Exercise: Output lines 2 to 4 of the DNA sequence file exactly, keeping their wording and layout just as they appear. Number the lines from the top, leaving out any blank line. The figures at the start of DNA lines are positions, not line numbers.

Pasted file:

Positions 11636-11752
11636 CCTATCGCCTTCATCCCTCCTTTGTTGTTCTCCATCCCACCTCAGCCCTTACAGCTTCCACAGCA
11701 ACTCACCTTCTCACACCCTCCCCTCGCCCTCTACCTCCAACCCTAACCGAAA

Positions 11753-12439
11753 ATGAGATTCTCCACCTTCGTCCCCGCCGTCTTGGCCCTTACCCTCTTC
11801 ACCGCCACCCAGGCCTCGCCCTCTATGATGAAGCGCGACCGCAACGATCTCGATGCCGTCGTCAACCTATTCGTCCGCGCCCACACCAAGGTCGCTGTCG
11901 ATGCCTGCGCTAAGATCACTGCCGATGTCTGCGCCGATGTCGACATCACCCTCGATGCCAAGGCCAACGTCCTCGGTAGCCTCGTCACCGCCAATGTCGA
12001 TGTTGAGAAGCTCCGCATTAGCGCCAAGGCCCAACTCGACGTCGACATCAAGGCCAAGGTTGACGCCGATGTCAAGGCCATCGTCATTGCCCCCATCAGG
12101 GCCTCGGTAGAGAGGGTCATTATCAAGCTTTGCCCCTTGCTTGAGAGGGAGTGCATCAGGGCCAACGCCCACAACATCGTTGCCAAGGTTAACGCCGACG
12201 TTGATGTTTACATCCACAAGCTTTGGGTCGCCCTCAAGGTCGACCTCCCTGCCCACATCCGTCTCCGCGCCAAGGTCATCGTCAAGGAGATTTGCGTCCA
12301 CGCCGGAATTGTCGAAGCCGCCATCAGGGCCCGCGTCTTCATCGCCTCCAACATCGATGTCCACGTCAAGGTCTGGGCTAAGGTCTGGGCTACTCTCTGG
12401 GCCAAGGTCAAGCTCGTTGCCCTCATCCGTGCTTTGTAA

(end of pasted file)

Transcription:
11636 CCTATCGCCTTCATCCCTCCTTTGTTGTTCTCCATCCCACCTCAGCCCTTACAGCTTCCACAGCA
11701 ACTCACCTTCTCACACCCTCCCCTCGCCCTCTACCTCCAACCCTAACCGAAA

Positions 11753-12439